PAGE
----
A Friend of Old Yaller

Old Yaller

A previous post transcribed an article  from the March 22, 1887 edition of the Atlanta Weekly Constitution concerning General Levi J. Knight’s Berrien Minute Men and the execution of Elbert J. Chapman during the Civil War.  Here is an earlier Constitution clipping on the same topic, published January 4, 1887:

1887 recollection of "Old Yaller," Elbert J. Chapman.

1887 recollection of “Old Yaller,” Elbert J. Chapman.

The Atlanta Weekly Constitution
January 4, 1887

“Old Yaller”

Sometime ago THE WEEKLY CONSTITUTION published an article about the execution of a deserter who was known among the soldiers as “Yaller Jacket.” A member of the 26th Georgia, who claims to be familiar with the facts, says the soldier was known as “Old Yaller,” instead of “Yaller Jacket.” Yaller was a member of the 29th Georgia, and his real name is given as Chapman. When Yaller overstayed his time and was put in the guard tent for a term of days he decided his sentence was too severe, and he accordingly “lit out.” The member of the 26th Georgia who claims that his is the true story says Yaller went to Mississippi and joined a cavalry company where later on in the war he was found, a deserter, it is true, but still fighting for the confederacy. Yaller was put under arrest a second time, but instead of trying to escape, would stick to the guard all through the skirmishing, retreating and marching. One night in a severe rain all the guards were lost, but next morning old Yaller turned up smiling. The member of the 26th, who writes to set history straight, says:

“We continued the march to Brandon and Norton station, some ten or twelve miles east, and here took up camp again.  Here it was made known that “Yaller” had received a death sentence and was to be shot.  Near this place, out in an old field, the army was marched out to witness his execution.  These are the facts, according to the best of my recollection of twenty-three years ago.  “Yaller” was a member of the 29th Georgia, and not of the 30th.”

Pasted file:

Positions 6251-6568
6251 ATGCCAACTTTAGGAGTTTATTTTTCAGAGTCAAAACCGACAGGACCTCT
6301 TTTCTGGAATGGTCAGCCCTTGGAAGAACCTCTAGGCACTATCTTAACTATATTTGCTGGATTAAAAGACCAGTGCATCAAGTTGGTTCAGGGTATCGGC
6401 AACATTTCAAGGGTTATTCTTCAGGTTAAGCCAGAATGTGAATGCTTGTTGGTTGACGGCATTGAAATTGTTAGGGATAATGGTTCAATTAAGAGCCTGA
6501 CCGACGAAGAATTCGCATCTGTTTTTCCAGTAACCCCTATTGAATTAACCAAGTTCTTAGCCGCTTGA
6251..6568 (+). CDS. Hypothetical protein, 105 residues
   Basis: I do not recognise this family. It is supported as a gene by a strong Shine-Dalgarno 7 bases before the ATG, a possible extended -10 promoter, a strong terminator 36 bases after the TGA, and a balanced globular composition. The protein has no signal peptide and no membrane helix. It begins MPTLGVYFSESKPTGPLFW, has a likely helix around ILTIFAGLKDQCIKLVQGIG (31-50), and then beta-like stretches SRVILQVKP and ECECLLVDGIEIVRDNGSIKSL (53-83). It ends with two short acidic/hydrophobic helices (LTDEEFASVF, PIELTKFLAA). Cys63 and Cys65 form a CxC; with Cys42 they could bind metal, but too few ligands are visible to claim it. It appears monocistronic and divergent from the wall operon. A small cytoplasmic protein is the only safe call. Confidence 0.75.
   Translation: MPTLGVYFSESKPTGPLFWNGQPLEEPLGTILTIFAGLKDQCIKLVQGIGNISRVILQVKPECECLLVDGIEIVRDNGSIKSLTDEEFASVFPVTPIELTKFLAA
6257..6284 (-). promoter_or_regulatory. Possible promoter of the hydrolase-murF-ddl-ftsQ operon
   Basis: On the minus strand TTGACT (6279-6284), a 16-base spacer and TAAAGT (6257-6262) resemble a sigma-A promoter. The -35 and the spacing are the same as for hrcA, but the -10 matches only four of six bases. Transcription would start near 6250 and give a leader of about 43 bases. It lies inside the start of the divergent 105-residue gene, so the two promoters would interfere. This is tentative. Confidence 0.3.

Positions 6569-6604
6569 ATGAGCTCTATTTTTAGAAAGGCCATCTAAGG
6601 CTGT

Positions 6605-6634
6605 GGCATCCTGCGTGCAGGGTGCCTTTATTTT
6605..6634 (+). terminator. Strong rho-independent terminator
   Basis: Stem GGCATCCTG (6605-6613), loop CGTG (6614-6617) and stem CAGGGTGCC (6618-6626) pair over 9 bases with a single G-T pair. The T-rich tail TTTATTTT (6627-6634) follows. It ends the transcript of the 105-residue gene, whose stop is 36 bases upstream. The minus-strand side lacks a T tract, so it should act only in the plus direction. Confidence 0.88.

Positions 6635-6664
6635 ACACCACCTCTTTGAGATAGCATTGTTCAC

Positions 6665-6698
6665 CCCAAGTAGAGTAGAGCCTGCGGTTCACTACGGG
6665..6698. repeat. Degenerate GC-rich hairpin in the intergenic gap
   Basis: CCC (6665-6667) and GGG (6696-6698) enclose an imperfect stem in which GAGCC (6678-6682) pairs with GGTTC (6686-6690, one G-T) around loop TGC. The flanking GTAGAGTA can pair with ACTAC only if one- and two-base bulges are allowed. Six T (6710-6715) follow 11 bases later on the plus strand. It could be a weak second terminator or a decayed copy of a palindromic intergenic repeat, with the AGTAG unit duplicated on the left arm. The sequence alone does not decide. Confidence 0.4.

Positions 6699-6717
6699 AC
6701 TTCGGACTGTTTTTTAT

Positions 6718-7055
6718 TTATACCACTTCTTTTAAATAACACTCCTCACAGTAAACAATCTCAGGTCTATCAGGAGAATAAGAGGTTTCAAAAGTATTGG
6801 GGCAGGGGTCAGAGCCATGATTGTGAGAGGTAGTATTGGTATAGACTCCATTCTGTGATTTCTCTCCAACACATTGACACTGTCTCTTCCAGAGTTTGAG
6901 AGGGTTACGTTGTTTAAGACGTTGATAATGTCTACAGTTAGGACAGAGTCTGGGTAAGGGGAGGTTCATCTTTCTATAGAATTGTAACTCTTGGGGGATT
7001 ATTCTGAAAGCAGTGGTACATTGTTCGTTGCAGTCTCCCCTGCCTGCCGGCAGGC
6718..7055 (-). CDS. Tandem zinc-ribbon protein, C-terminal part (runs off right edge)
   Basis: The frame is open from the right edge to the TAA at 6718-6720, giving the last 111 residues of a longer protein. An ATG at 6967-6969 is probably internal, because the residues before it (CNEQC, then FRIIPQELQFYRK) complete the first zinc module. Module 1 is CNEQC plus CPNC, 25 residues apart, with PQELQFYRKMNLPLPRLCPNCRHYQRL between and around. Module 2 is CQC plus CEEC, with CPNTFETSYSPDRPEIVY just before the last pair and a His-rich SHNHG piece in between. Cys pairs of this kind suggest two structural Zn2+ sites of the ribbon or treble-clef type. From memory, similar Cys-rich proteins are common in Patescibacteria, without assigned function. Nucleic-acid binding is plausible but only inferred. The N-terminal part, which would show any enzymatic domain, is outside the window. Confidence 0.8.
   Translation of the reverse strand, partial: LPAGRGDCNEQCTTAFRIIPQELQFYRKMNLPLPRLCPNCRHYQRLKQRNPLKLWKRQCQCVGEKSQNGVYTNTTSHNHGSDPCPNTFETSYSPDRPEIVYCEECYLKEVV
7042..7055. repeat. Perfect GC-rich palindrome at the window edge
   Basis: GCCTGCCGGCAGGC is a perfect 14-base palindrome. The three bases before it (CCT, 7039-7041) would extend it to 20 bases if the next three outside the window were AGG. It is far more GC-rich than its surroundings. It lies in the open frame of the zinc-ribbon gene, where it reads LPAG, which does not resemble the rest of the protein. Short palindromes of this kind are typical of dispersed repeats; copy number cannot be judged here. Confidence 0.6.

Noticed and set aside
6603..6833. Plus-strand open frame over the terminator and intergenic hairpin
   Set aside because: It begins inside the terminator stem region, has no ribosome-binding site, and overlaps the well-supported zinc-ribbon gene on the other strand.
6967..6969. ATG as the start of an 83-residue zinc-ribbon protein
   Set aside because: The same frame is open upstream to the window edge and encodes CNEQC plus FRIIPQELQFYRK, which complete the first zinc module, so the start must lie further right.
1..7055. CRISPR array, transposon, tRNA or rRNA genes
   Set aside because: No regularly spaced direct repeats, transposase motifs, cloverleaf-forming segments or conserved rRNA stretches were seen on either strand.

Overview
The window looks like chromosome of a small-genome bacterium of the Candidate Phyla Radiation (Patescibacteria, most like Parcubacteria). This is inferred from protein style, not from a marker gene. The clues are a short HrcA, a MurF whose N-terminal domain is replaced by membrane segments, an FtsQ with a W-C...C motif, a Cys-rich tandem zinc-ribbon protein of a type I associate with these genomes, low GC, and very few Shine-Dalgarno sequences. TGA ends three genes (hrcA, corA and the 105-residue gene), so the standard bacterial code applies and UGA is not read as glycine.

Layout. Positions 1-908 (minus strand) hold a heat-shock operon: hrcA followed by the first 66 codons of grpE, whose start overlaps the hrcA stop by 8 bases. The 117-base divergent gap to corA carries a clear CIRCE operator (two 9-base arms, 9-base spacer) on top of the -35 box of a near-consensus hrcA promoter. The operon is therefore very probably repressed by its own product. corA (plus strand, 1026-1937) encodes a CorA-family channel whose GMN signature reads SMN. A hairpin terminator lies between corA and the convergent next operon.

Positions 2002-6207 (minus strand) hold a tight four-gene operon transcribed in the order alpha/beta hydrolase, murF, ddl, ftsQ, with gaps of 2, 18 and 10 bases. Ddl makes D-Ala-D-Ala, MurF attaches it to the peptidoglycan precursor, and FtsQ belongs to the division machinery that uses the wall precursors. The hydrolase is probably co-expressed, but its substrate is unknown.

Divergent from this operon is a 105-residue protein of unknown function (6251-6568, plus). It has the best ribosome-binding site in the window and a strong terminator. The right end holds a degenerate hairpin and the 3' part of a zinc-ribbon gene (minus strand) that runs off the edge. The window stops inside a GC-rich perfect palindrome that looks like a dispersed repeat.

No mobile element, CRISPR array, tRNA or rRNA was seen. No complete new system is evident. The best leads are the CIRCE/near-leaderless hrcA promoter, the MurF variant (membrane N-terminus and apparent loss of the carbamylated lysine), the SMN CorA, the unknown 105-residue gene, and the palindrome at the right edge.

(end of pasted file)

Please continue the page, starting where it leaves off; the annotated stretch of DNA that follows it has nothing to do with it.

If “Old Yaller,” or “Yaller” or “Yaller Jacket” has any friends living I would be glad to hear more about him.  It will be noticed that while he was late in getting back from his trip home and skipped out from the guard tent while under a light sentence, he still stuck to the army and never deserted the guards when the finding of the court-martial hung over him.

About three weeks later, a response appeared in the Constitution:

1887 clipping about a friend of Old Yaller.

1887 clipping about a friend of Old Yaller.

The Atlanta Weekly Constitution
January 25, 1887 pg 3

A Friend of Old Yaller

Mr. Moses Williams of Thomasville, Ga., says that old “Yaller” of “Yaller Jacket,”  the soldier who was shot for desertion, lived near him before the war.  Mr. Williams says of “Old Yaller:” “He was a good man, but was poor.  He fought right on for the confederacy and was a good soldier, too.  There were twelve men to shoot him.  I hope he is at rest.

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